Leaders in IT now need to straddle both technology and business – and support business goals rather than just focussing on optimising IT technologies. Tech-savvy MBAs are highly sought after as graduates can bridge the gap between the company and the consumer. The fintech sector, banks and financial companies – already amongst the leading MBA recruiters – are now seeking graduates with both technology skills and business acumen. And big-name tech firms like Amazon, Google and Microsoft are snapping up more MBA graduates with a technology focus. MBA graduates in IT are able to go beyond just technology solutions with skills that range from strategic thinking to effective communication.
The world’s population is continuing to age at an unprecedented rate. According to the United Nations (UN), globally the number of people over the age of 60 are growing faster than all younger age groups. It’s not surprising then that the demand for health care and health services continues to rise, year in and year out. According to the 2019 Global health care outlook these changing needs require leaders with skills in rigorous financial management, efficient operational performance, outcomes-based care and innovative solutions development.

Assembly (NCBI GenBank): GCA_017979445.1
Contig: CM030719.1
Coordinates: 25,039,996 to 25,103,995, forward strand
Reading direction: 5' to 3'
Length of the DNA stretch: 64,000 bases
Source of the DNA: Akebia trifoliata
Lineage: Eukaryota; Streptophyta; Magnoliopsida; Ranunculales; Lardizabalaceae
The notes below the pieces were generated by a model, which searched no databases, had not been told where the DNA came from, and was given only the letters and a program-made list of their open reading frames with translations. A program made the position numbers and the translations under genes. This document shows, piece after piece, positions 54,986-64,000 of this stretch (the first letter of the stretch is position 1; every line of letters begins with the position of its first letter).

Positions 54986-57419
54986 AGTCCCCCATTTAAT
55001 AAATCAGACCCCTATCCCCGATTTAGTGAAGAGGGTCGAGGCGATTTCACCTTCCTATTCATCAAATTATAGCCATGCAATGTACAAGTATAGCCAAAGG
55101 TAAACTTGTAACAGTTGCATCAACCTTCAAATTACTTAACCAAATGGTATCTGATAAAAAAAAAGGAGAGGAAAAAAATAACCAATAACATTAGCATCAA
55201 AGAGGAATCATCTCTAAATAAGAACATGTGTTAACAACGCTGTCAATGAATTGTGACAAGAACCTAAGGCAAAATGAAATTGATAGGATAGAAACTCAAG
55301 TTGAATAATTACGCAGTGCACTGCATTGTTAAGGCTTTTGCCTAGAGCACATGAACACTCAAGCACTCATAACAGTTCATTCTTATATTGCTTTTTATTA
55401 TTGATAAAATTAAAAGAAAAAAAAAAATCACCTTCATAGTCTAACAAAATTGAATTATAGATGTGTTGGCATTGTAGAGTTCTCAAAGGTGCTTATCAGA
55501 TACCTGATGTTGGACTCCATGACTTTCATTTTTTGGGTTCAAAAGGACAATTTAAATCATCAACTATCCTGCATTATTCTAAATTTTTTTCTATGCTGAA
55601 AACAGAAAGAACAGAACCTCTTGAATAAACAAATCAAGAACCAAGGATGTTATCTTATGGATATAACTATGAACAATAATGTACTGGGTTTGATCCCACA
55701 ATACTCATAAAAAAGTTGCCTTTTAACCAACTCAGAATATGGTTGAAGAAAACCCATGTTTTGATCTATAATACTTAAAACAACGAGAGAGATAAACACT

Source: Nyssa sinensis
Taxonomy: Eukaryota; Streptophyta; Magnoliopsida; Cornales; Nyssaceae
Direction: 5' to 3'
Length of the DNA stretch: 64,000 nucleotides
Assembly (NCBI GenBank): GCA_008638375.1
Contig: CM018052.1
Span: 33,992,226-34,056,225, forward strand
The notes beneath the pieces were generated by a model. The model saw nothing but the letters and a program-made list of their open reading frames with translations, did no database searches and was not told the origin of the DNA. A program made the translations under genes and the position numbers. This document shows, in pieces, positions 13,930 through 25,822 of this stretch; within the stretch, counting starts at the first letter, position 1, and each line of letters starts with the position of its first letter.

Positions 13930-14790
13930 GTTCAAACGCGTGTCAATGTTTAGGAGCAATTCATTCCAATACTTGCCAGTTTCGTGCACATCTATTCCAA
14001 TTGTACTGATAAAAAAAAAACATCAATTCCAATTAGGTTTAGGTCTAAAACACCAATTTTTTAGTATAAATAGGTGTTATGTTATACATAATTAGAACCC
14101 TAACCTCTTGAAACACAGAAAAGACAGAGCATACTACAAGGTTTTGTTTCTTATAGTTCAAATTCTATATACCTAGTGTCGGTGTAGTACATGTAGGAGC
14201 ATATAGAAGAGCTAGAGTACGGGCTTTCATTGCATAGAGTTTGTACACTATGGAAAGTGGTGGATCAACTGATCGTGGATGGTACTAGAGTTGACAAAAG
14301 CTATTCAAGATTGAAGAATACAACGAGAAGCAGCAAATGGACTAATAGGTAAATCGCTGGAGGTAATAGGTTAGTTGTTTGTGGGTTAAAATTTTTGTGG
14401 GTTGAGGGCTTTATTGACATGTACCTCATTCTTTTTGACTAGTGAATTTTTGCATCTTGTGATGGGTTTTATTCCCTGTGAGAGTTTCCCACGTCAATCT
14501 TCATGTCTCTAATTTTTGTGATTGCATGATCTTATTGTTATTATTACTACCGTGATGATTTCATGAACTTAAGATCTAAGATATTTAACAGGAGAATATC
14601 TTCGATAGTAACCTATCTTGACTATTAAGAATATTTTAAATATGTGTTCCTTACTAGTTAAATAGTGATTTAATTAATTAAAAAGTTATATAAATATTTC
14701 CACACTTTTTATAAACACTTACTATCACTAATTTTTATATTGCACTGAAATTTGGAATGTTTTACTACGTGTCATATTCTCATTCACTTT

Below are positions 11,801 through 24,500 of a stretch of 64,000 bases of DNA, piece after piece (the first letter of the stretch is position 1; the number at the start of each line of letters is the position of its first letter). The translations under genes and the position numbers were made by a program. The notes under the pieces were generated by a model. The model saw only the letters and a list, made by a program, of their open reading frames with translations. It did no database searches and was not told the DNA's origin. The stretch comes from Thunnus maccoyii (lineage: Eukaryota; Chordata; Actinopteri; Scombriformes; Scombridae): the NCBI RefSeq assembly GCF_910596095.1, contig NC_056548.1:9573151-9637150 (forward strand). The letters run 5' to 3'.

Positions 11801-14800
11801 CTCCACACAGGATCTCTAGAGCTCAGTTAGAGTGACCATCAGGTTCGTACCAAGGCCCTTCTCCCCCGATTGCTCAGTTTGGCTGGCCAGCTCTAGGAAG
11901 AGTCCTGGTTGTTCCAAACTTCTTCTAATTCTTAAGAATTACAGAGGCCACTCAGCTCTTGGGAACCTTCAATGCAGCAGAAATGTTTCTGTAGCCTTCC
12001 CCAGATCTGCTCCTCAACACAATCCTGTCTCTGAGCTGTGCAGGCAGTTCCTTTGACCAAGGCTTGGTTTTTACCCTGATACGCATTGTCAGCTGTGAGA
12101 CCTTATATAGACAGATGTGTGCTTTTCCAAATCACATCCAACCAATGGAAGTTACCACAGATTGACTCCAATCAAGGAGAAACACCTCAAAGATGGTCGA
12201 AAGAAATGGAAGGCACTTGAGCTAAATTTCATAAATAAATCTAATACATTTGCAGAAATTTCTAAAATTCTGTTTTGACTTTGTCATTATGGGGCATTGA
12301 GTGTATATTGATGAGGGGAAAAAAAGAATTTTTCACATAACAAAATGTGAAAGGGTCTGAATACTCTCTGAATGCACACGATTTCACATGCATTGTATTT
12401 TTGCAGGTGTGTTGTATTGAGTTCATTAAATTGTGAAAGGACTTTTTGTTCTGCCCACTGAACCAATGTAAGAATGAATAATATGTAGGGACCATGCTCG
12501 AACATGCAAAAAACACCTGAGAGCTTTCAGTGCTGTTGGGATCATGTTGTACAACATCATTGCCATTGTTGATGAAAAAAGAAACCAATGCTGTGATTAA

MBA graduates with a specialisation in health services can make informed operational decisions, using analysis and data to drive better outcomes for patient care. Graduates will be equipped with skills in financial planning, handling operational procedures and processes, team leadership and the soft skills of communication. There’s a number of career opportunities for graduates with an MBA in health services, including hospital administrators, practice managers, health policy analysts or pharmaceutical project managers. MBA jobs in health services are also likely to be quite lucrative given the shortage in the global health workforce. And MBA graduates with a specialisation in health services can work not only in hospitals but also across clinics, aged-care facilities, rehabilitation centres and other health care providers.